We walk out on the rocks and around the shallows to forage for seaweed. John explains that there are several hundred species of seaweed around the British coast, none of them poisonous and about a dozen of them edible, the rest being too small, tough, slimy and tasteless to eat. We find six including Dulse, Carragheen and Laver, from which laverbread is made. The Laver has to be boiled for ten hours until it forms a sticky paste like a fishy Marmite. John tells us that it’s great with oatmeal and bacon for breakfast, a very Welsh dish.

We find Young Serrated Wrack, that we are told is perfect for making a hot pickle, Kelp, used like bay leaves, added to a stew or stock for its umami component and Pepper Dulse – inch-long, flattened Christmas trees. Eaten raw, John explains that they taste of cucumber, salt and fish.


As the tide is still going out, and the crab pots that John put out the day before are still in deepish water, we take a break to enjoy a freshly prepared River Cottage picnic on the beach: fresh juices, bread, local cheese, amazing pork pie, cake and ale.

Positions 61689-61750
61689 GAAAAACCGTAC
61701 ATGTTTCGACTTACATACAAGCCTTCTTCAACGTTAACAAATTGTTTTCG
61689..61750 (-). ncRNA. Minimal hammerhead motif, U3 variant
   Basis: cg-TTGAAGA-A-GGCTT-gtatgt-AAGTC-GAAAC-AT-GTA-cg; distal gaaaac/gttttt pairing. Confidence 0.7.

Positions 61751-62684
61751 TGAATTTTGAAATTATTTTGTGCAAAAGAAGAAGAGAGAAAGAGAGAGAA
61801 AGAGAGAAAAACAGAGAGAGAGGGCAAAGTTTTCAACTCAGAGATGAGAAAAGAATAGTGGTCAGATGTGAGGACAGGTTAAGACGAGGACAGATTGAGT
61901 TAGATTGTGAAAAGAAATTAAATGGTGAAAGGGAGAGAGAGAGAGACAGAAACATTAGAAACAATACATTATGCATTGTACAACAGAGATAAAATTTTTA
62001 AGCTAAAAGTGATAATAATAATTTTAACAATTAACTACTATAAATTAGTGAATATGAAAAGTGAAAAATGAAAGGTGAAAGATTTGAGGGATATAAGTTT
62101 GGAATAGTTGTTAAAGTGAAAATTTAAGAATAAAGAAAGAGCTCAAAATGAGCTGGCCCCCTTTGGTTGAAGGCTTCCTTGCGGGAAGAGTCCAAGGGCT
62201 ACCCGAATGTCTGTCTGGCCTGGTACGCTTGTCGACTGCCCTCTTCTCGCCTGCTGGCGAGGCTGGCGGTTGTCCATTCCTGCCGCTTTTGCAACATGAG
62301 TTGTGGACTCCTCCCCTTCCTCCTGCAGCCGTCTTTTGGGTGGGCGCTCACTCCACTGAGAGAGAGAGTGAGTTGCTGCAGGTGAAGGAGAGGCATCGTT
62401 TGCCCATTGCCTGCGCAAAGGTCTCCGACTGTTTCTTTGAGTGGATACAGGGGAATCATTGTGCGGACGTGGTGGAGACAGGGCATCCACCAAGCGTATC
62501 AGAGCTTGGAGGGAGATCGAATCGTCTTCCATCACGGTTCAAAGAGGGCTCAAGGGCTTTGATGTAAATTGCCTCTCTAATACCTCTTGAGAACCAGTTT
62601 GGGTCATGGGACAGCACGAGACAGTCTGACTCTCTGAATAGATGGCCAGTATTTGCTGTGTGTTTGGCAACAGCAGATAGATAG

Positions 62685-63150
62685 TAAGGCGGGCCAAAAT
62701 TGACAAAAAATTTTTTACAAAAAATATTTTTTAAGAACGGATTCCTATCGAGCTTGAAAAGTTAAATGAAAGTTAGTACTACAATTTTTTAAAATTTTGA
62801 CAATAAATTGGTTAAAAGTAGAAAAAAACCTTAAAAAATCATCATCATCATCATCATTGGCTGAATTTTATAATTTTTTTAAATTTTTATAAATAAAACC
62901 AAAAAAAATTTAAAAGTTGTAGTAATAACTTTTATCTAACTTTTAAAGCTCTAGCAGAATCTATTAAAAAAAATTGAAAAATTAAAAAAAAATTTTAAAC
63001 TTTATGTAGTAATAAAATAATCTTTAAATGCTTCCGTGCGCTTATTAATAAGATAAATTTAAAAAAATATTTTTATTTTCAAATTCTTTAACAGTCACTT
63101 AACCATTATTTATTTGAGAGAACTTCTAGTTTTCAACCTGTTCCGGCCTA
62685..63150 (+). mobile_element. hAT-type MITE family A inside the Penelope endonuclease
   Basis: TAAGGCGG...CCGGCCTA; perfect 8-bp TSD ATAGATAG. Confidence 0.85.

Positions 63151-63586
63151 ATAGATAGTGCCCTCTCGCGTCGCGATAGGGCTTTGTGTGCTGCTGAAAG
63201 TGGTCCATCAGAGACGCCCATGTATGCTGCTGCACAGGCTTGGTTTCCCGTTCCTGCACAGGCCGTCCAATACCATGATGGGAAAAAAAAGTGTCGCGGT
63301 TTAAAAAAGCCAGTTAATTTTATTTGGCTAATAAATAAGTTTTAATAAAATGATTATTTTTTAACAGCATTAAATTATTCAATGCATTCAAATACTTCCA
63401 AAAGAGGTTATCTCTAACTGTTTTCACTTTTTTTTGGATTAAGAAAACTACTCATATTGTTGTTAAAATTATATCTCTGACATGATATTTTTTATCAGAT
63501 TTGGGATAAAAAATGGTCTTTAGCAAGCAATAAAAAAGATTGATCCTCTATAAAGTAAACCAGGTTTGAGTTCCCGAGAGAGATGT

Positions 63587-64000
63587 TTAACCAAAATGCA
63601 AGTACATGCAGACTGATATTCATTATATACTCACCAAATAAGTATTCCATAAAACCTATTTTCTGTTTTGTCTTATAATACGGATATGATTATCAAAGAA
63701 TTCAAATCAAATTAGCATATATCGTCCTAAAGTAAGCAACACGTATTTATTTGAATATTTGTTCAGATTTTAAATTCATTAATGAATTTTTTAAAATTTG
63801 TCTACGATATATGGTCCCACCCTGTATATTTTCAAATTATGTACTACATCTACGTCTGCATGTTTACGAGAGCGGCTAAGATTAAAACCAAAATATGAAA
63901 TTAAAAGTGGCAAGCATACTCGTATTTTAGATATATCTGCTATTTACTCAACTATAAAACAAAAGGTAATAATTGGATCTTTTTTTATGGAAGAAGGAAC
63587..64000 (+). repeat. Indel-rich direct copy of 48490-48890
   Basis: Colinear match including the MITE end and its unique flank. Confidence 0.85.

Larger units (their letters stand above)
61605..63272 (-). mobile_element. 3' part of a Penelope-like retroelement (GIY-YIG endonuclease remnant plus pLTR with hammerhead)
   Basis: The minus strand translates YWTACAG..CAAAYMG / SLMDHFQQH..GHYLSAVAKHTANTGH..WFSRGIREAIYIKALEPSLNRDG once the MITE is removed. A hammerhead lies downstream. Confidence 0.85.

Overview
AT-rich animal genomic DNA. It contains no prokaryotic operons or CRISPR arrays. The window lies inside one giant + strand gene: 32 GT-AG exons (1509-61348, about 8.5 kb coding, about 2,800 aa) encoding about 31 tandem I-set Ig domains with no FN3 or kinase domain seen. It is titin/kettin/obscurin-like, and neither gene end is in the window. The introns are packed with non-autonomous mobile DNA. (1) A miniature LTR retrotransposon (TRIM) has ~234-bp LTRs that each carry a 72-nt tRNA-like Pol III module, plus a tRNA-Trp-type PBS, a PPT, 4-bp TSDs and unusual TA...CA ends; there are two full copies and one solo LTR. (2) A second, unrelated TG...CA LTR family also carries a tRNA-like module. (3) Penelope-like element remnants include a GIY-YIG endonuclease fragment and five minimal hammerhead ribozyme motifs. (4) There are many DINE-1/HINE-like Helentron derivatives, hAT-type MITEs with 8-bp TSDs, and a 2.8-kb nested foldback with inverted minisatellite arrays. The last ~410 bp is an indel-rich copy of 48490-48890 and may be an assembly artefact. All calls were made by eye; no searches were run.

We walk out carefully over the slippery seaweed covered rocks to find the crab pots – three small creels, sitting in three foot of water, visible only by the buoy attached. Three brave souls from our group venture out into the water to retrieve them. They contain what John describes as ‘not a bad catch’ - eight velvet-swimming crabs though four of the brown crabs are undersized and have to go back. John tells us that the best crabs are the Spider Crabs; they look like something from Alien, but the meat can be very tasty.